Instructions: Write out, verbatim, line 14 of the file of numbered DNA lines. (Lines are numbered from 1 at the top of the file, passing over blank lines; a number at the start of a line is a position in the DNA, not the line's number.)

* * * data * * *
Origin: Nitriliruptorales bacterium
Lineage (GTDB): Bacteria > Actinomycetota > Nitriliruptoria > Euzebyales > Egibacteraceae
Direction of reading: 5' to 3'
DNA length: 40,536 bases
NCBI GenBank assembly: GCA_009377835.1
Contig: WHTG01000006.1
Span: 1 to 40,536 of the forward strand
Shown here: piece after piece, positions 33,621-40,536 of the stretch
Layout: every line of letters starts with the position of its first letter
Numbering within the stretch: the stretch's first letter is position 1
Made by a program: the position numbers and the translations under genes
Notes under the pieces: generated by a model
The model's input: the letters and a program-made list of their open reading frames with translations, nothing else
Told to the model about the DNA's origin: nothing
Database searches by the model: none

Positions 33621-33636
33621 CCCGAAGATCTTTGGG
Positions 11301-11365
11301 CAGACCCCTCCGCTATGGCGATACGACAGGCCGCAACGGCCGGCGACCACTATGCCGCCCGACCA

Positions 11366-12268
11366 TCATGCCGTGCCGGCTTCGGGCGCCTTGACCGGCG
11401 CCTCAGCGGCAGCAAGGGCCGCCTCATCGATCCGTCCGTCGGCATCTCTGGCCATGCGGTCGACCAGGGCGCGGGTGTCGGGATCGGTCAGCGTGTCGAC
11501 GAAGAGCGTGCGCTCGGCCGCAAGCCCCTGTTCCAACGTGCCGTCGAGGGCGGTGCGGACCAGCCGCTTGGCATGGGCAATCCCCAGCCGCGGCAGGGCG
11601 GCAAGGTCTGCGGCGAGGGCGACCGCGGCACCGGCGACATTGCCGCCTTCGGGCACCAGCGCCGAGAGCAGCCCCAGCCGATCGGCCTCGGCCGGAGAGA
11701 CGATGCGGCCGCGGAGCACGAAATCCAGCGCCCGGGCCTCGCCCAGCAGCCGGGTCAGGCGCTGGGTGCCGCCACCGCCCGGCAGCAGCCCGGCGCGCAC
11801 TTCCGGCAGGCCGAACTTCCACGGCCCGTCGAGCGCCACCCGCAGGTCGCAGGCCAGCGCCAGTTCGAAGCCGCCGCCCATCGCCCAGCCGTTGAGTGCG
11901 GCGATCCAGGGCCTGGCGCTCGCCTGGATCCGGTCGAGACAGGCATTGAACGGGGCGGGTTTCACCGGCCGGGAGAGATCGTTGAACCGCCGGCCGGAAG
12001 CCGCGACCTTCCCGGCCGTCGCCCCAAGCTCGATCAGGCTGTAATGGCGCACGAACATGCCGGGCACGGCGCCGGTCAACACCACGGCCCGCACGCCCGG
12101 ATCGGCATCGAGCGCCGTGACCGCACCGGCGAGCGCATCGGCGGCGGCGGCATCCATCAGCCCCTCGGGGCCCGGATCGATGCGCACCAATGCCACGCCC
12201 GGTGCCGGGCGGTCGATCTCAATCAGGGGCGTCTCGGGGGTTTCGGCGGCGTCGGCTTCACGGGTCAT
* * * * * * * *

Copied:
Told to the model about the DNA's origin: nothing